Wallabies Review: The good, the bad and the Rugby

Beth Newman Profile
by Beth Newman

A marathon Test year is finally over and rugby.com.au has broken down the Wallabies' season.

It’s fair to say a year ago, this was not the season many had predicted for a Wallabies team that had just made it to a World Cup final. A three-nil loss to England was the biggest shock, after a shortened leadup, and from there, Australia struggled to get any momentum back from the season.

Thirteen debutants  in a year signalled a start of a new generation of Wallabies, all of whom had their moments but will want to build on their first Test season.


Wins 6 - Losses 9 (40%)


Biggest win: 32-8 vs Wales, Cardiff

Heaviest loss: 42-8 vs New Zealand, Sydney

High point: Victory in Wales

Their attack looked slick and the Wallabies put in one of their most complete performances in Cardiff.

It’s a victory that might now be taken with a grain of salt, given what followed for each side, but the elements that shone through were the signs Wallabies fans have been looking for.

Moment to forget: 42-8 loss to New Zealand Bledisloe

Wallabies coach Michael Cheika has said several times that the opening Bledisloe was the Wallabies’ lowest moment of 2016 and it’s hard to argue. Being so comprehensively beaten by New Zealand set the tone for their Bledisloe series, with the final two games in New Zealand, and seemed a flashpoint for the rest of the year, as the Wallabies tried to recover from a 0-4 start to 2016.

Biggest positive: New blood, and plenty of it

Allan Alaalatoa has returned to the Wallabies 23. Photo: Getty imagesIt’s a number that has been trotted out a few times this year but getting experience into a new generation of Wallabies has produced some exciting signs for the future. Adam Coleman proved himself as a lineout caller after just two Tests and Samu Kerevi put pressure on Tevita Kuridrani, a competition that has paid dividends for the quality at 13. Dane Haylett-Petty became a regular in the lineup as did Super Rugby rookie Reece Hodge. Young props Allan Alaalatoa and Tom Robertson showed potential coming off the bench. These players will all be part of Australia’s long play, but the challenge is not to drop off from here.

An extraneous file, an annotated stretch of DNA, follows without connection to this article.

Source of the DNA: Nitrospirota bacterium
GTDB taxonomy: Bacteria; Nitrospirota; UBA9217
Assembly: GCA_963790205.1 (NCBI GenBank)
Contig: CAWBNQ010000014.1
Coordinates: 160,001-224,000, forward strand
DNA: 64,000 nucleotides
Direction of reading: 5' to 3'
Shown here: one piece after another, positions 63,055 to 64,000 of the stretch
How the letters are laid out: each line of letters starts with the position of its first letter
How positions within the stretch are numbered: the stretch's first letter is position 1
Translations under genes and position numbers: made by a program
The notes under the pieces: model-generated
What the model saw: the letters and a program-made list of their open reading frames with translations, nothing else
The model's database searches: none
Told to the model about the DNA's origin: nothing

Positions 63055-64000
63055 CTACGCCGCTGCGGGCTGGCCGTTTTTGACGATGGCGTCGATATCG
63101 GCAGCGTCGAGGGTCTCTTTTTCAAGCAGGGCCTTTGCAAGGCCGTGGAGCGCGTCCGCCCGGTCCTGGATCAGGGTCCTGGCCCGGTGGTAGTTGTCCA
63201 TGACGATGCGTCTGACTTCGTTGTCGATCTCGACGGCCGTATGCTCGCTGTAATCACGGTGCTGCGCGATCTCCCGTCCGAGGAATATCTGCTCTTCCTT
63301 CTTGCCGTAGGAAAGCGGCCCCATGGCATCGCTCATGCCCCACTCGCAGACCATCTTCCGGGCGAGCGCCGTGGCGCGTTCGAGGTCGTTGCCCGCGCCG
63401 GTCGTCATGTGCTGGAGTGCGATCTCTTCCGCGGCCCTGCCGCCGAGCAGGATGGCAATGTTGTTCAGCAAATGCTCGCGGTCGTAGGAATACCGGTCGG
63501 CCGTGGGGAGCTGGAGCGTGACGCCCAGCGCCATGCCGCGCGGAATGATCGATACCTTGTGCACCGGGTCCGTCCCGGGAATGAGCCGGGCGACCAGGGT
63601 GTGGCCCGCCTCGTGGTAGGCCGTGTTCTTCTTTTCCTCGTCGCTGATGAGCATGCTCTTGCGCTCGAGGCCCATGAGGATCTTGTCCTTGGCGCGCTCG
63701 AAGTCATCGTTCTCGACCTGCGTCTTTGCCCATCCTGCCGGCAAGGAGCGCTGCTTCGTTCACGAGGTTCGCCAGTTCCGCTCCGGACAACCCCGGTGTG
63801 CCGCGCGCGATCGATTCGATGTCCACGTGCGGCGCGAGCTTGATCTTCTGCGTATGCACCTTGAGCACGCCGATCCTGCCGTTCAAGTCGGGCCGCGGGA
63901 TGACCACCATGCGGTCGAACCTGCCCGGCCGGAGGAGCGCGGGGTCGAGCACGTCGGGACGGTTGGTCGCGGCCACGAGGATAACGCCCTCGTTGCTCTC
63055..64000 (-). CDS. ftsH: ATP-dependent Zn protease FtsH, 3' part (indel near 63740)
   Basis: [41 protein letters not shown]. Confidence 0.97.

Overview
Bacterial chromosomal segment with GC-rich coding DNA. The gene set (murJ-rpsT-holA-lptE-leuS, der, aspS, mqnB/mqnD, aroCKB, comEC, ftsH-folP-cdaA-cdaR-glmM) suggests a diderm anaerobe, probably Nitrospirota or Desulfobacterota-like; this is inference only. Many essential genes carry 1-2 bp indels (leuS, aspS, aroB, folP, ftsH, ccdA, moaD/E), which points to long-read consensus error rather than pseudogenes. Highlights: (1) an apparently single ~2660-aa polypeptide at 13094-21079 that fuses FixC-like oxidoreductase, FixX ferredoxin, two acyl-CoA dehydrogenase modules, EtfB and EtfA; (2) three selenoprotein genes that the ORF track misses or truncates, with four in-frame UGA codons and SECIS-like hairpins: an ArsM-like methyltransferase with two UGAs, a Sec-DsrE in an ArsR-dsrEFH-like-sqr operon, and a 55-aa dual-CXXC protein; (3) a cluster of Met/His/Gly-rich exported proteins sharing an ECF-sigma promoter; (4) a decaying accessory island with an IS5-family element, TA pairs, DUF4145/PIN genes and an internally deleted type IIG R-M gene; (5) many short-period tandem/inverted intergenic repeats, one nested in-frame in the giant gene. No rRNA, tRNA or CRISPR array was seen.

What needs improvement

The Wallabies have shown glimpses of their potential this season, but one forced pass too many, a knock-on deep in attack, a missed lineout or tackle have all cost them at various points. They have shown growth but not across the board in every game. Discipline should be a key focus in 2017 – the Wallabies gave away penalty counts in most of their Tests this year and regardless of contention or interpretation, that’s something they’ll need to fix next year.


Will Genia with one of the patients. Photo: ARU Media/Stu WalmsleyIn terms of influence, Will Genia’s stints for the national side this year made some of the biggest differences to the side of any. Genia only played nine Tests of the 15, due to injury and club duties, but the 27-year-old proved he still has some of his best rugby in him. Was close to the best for the Wallabies in every Test he played. Michael Hooper would be up there as well – the openside flanker won his second John Eales Medal for his 2015-16 efforts and he was tireless in every match he played. His backrow mate David Pocock returned to some of his best rugby in the Spring Tour, with a  match-winning effort against France.

Best Rookie

Dane Haylett-Petty was the only one of 13 debutants to start every Test he played, missing just Australia’s France Test, and has grown into the wing position at national level. Compare his defensive efforts against England in the Wallabies’ final Test to that first Bledisloe Test in August and that alone shows what he’s been able to do in five months. His Force teammate, Adam Coleman, is up there as well, after taking on the Wallabies’ lineout calling duties in just his second Test.

Best Try

A bit of rugby league came to rugby when Tevita Kuridrani planted one down against France, using every ounce of his athleticism to score the match-sealing try. His teammates were in awe of his physical acrobatics, as he notched the third of four tries on the five-week Spring Tour.

Social Media MVP


Nailed it...

A photo posted by Reece Hodge (@reecehodge) on

David Pocock always has a strong presence on Instagram but Wallabies rookie Reece Hodge has really come to the fore over the Spring Tour. The 22-year-old has delivered some top tourist shots across the five-week Spring Tour, in what has probably been the most prolific use of the medium on the tour.

What’s next?

The Wallabies don’t play another Test until their first June Test, against Fiji in Melbourne. Next year’s midyear Tests won’t be as hyped up as their England series was this year but they ‘ll need to be spot on from the get go to show they have improved. Michael Cheika and his assistants will be meeting with the Super Rugby clubs in the coming weeks as they work towards a more national footprint, one that will hopefully ensure they are ready to go regardless of the timing of a Test.